OpenPilot Revolution and RevoMini¶
Images and some content courtesy of the LibrePilot wiki
- STM32F405RGT6 ARM Cortex-M4 microcontroller
- 168 Mhz/1 MB Flash
- 32-bit failsafe co-processor
- InvenSense MPU6000 IMU (accel, gyro)
- Honeywell HMC5883L compass
- MS5611 barometers
- 4.8V ~ 10V input power provided through ESC connection for fullsize Revolution
- 5V max on RevoMini
- 6 PWM outputs
- RC input PPM/sBus on RC input port’s signal pin 1
- analog to digital inputs for battery voltage and current monitoring, more adcs possible on arbitrary pins
- GPS rx / tx on RC input signal pins 3 & 4
- Telem1 on mainport
- Telem2 on Flexi port
- USB port
- SWD Port for flashing and debugging, including 3.3V output for optional periphereals
- MMCX antenna connector for integrated HopeRF RFM22B 100mW 433MHz (fullsize Revolution only)
- OPLink port on RevoMini. OPLink hardware is not supported by ArduPilot, but this port exposes pins to be used for supported periphereals like SD card adapter
- I2C on Flexi port
- RevoMini’s OPLink port can be used for external SD card connection
- arbitrary pins can be used for various connections like 2nd GPS, additional PWM outputs etc. within certain restrictions
The RevoMini likely is the smallest footprint autpilot hardware to support ArduPilot. It does not offer CAN bus connectivity or sufficient onboard memory for storage of relevant logging data. However, an external SD card adapter can be added with limited effort.
Support for Revolution and RevoMini has been introduced with Ardupilot’s ChibiOS port. Firmware files can be found here Besides the .apj files for firmware flashing via MissionPlanner, there’s also .hex files for use with various utilities like dfu-util or betaflight / iNav GUIs. You will also find a _bl.hex that contains the firmware plus the ArduPilot compatible bootloader in case it is not already present on your board.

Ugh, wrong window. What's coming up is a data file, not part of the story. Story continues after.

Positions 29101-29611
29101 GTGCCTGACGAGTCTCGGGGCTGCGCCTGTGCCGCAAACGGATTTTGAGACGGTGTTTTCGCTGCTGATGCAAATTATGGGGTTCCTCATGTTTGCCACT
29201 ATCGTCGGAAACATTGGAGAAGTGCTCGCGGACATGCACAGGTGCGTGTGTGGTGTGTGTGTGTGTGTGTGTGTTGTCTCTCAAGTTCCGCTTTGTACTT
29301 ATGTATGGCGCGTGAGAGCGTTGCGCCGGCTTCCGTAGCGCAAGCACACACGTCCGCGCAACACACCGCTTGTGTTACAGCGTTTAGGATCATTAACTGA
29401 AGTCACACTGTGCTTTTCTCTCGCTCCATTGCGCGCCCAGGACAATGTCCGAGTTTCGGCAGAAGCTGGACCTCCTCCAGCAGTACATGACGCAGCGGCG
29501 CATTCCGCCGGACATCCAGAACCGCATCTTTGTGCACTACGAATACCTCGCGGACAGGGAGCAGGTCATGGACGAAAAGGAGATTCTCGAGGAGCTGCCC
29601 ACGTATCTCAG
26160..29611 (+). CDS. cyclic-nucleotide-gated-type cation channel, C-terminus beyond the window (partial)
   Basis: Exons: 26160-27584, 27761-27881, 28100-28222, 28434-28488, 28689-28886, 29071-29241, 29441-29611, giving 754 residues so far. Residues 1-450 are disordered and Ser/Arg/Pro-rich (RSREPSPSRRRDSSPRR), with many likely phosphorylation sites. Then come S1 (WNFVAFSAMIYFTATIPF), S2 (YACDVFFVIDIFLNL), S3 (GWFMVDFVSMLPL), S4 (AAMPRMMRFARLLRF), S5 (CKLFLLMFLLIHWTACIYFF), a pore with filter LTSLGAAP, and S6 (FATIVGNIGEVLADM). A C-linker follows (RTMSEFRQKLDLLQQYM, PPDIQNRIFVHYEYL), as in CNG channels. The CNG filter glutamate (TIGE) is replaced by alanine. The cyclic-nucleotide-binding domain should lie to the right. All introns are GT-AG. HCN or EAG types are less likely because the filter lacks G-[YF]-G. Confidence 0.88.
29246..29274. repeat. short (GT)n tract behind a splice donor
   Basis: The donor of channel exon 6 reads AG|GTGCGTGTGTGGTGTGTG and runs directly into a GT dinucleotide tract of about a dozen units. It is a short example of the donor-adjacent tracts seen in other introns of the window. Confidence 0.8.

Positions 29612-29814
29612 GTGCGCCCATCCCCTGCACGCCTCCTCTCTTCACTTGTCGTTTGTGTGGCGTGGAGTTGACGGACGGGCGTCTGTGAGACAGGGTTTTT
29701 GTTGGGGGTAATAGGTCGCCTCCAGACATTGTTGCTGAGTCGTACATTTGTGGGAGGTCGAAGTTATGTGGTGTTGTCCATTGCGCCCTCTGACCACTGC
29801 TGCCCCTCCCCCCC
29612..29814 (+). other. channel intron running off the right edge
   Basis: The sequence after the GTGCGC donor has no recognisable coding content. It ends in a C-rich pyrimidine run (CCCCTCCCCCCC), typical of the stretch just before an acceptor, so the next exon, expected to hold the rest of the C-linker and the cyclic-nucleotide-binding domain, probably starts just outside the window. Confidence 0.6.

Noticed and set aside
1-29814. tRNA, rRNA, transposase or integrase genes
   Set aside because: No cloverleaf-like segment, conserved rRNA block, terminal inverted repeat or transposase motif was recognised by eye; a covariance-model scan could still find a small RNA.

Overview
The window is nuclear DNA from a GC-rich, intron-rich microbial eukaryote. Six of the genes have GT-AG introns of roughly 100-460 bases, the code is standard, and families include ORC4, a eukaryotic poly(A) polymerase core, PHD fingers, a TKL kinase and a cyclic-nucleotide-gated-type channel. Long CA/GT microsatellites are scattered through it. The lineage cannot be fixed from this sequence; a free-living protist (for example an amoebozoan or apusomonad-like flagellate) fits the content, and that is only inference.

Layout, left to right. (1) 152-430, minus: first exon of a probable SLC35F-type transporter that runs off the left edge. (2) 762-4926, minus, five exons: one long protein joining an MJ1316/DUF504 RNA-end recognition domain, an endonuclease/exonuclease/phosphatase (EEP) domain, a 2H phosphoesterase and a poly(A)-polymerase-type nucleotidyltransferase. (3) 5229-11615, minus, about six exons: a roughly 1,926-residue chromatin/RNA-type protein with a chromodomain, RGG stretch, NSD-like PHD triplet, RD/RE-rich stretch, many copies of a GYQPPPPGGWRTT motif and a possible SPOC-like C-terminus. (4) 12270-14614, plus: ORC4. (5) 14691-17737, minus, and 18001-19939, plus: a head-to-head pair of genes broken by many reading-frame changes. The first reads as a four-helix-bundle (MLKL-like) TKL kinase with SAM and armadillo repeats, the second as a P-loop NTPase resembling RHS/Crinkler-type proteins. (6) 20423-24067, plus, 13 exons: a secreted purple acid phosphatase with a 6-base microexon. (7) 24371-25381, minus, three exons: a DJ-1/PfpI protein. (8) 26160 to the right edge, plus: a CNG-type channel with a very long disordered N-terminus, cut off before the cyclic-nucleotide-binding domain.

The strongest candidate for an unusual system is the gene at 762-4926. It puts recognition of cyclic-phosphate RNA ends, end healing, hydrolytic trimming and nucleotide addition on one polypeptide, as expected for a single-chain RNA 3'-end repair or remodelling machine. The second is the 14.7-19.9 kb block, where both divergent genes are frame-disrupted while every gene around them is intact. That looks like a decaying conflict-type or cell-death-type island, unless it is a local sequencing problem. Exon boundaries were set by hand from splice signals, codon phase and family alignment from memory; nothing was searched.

The ArduPilot compatible bootloader is required for first time flashing of ArduPilot firmware. The provided _bl.hex file can be flashed using BF or iNav GUI, likely the most convenient way to get ArduPilot on your board the first time.
Alternatively, the bootloader can be flashed separately. This requires the board to be put into DFU mode. Tools like dfu-util can be used to flash the bootlader. Once the bootlader is present, all subsequent firmware updates can be done using MissionPlanner’s firmware functions.
Enter DFU Mode¶
To do this, you’ll need to locate and short two pads on the device.
You can short the pads in any particular way (either with a wire, solder joint, or something else). Detailed instructions are available on the Revo Mini LibrePilot Wiki. A small wire is the easiest way to short the device. You can also power the device via USB first, and then short the pads if using a wire. Once you have the device in DFU mode and connected to your machine continue with the steps here.
sudo apt-get install dfu-util
brew install dfu-util
Refer to the Revo Mini LibrePilot wiki above. Install the Zadig USB driver and download the LibrePilot_dfu_flash.zip. Extract the zip archive and open a command prompt or PowerShell window in the directory.
Bootloader binaries for the current targets can be found here
Download revo-mini_bl.bin for this board type. With your board connected via USB and put into DFU mode, open a terminal and flash the new bootloader with the following command line:
sudo dfu-util -d 0483:df11 -c 1 -i 0 -a 0 -D revo-mini_bl.bin -s 0x08000000
Once the flashing is complete, power cycle the board and you should see a solid power LED and a rapidly blinking blue LED.
Alternatively, board-specific bootloaders can be built from source with ./waf using the –bootloader option.
Open Mission Planner and go to the Initial Setup tab. Verify that the COM port in the top right is the same as in Device Manager.
Choose “Load Custom Firmware” and browse to the respective .apj file. After the flash is complete, power cycle the device.
Congratulations! You’re now running ArduPilot on the OpenPilot Revolution Mini. You can use this same process to upgrade to newer versions of ArduPilot. Either use MP’s firmware update functionality or compile your own desired vehicle firmware from source and upload the .apj file to the board.